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mayurasana with legs in lotus

A strap around the feet (or a foot and a knee) can be a great help for those who cannot get into lotus trying to lift into mayurasana (folding your legs into lotus reduces the lever-action, moving the weight closer to the centre of gravity, and thus making it easier to get them off the ground. If you can’t do lotus, strap them together into simple cross-legged position).

Blocks, bolsters and chairs can all be put to creative use in various ways to help get your feet off the ground, or to hold your head up when you’ve got your legs above them. Some people like to put a block under their feet in side-crow, to help get them up. Others find it’s more useful to have a block under the forehead or shoulder, so they can more confidently lean forward.

Remember that the important thing here is to understand that the prop is only a temporary aid. It can help to open those neural pathways, to create that internal image that we spoke of earlier – opening up the possibility for fuller and deeper expressions of the pose. Ultimately, though, the objective is to be independent of walls, floors, props and helpers – to get up and do it on your own.

Breathing can also be a challenge in some of these poses. When your entire weight is pressing through your chest onto your elbows, it is very difficult to take deep breaths. Under these circumstances, take a deep breath in before transferring the weight onto the elbows, then exhale and inhale only about 20% of your regular volume while in the pose.

Lifting into the more extreme poses requires strong core activation, and requires engaging the bandhas (see the discussion from our Spinal extensions workshop here and the Pranayama for arm balances workshop here). The question often arises: do I go up [into handstand, pincha, headstand, etc] on the inhalation or the exhalation?

In the beginning, it is typically easier to engage mulabandha on the exhalation. Those of us with experience in martial arts, or weight lifting, or other extreme exertions have already learned that we get our most power from the exhalation. So it’s not uncommon for teachers to instruct you to lift on the exhalation.

Yet some people find that they can fly up more readily if they have charged themselves during a kumbhaka at the end of the exhalation, and then let the air in as they begin to move.

Hence, the correct answer is: it depends. It depends upon your personal dispositions, experiences, capacity to engage and hold bandhas. This is one of the many areas in yoga where knowing your bhava is indispensable – and where coming to know your bhava is likely to change the “correct answer”. It is one of those very important areas where you have to work out what works best for you.

We rounded off our session with an exploration of the various poses that might be useful in unwinding (“warming down”) from a lower arm balance practice. I think this has gone on long enough, so without elaboration, here’s a quick list of the things we came up with:

  • Happy baby (ananda balasana)
  • Supta gomukhasana (reclining eagle pose)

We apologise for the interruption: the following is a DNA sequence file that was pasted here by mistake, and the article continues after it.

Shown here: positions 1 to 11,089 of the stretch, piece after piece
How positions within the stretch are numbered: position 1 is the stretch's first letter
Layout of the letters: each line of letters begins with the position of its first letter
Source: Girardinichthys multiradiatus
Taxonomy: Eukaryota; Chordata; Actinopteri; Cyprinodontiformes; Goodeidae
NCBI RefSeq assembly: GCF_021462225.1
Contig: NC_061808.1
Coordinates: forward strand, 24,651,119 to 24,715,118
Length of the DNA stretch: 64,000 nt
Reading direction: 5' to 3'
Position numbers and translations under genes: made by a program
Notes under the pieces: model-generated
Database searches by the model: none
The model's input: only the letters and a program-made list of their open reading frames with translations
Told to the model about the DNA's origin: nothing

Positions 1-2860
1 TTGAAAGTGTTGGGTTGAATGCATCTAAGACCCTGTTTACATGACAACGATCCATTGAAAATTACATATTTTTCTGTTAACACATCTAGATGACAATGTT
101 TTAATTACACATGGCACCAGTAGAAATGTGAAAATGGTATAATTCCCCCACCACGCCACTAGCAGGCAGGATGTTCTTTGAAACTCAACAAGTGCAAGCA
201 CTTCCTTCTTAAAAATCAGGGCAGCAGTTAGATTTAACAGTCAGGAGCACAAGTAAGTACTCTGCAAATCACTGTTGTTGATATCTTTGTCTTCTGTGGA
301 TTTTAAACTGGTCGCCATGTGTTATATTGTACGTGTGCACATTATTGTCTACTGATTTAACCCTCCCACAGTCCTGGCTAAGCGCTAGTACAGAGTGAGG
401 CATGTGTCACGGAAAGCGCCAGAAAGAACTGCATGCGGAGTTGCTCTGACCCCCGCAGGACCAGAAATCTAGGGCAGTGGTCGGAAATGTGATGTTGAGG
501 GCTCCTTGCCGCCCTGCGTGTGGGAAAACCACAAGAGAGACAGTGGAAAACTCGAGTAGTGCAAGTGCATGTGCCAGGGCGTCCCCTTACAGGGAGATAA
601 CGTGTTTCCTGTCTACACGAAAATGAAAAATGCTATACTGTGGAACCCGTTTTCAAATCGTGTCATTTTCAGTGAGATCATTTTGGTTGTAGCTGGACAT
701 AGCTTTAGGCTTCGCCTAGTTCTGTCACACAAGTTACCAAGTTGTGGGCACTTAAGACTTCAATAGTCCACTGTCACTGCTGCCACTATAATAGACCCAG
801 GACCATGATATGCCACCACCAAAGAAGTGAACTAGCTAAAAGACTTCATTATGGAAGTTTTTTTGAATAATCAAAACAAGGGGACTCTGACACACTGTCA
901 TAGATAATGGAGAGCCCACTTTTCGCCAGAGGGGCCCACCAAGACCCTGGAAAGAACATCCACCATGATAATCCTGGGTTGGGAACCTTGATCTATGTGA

• Self-hug (hands around opposite shoulders; squeeze elbows together and pull elbows directly away from sternum)
  • Face-down, stick one arm directly out above you; slide other arm under opposite shoulder at 90°, palm down. Press shoulder of crossing arm back down to floor.
  • Eagle arms (garudhasana)
  • Svasana over blocks (a block length-ways under the spine, between the shoulderblades, to allow shoulders to drop open) – add sand bags to upper arms (or at elbows) to increase the shoulder opening
  • Monkey-grip
  • IMG_5607
    a rabbit variation
    Rabbit pose
    • Variations with arms out in front, or with elbows bent, stretching the triceps (maybe with a block between the hands to keep them apart)
  • Deep squat
    • Variation: cock arms like chicken wings, tuck back of hands into ribs and pull elbows towards each other in front of you

And on that happy note, we all went our separate ways 😀

Thanks heaps to Nicole Davis of In Arcadia Photography http://agrippinamaior.com/ for the photos (all of the above, except the hands, by Katie Phillis)

Our next workshop will be 29 August 2015, on V – all things v-shaped:

V workshop flyer_29 Aug 2015

Lower arm balance poses

(Note:This is an incomplete list — seeking your input. Plus, I lost all of the photos that I intended to use to illustrate the list. I’ll update the list as the participants/ readers cough up selfies [hint hint], or when I get a chance for another photo shoot with Nina)

astavakrasana (crazy-8)Katie Phillis (2)

bakasana (crane pose)IMG_5602 (2)

bhujapidasana (shoulder pressing)

chaturanga dandasana (low plank, or four-limbed staff pose)

devaduuta panna asana (falling angel)

eka pada bakasana (one-legged crow)

eka pada galavasana (flying pigeon)

eka pada koundinyasana I (eka = one;· pada = foot; Koundinya = a sage; asana = pose)

hamsasana (swan)

kakasana (crow pose)

kukkutasana (cockerel, or lifting lotus)

lolasana (pendant)

maksikanagasana (dragonfly)

mayurasana (peacock)IMG_5584 (2)

 

parsva bakasana (side crow)

pincha mayurasana (forearm stand)

titibhasana (firefly)

utpluti dandasana (floating stick [or staff])

vrischikasana (scorpion, see also charging scorpion variation)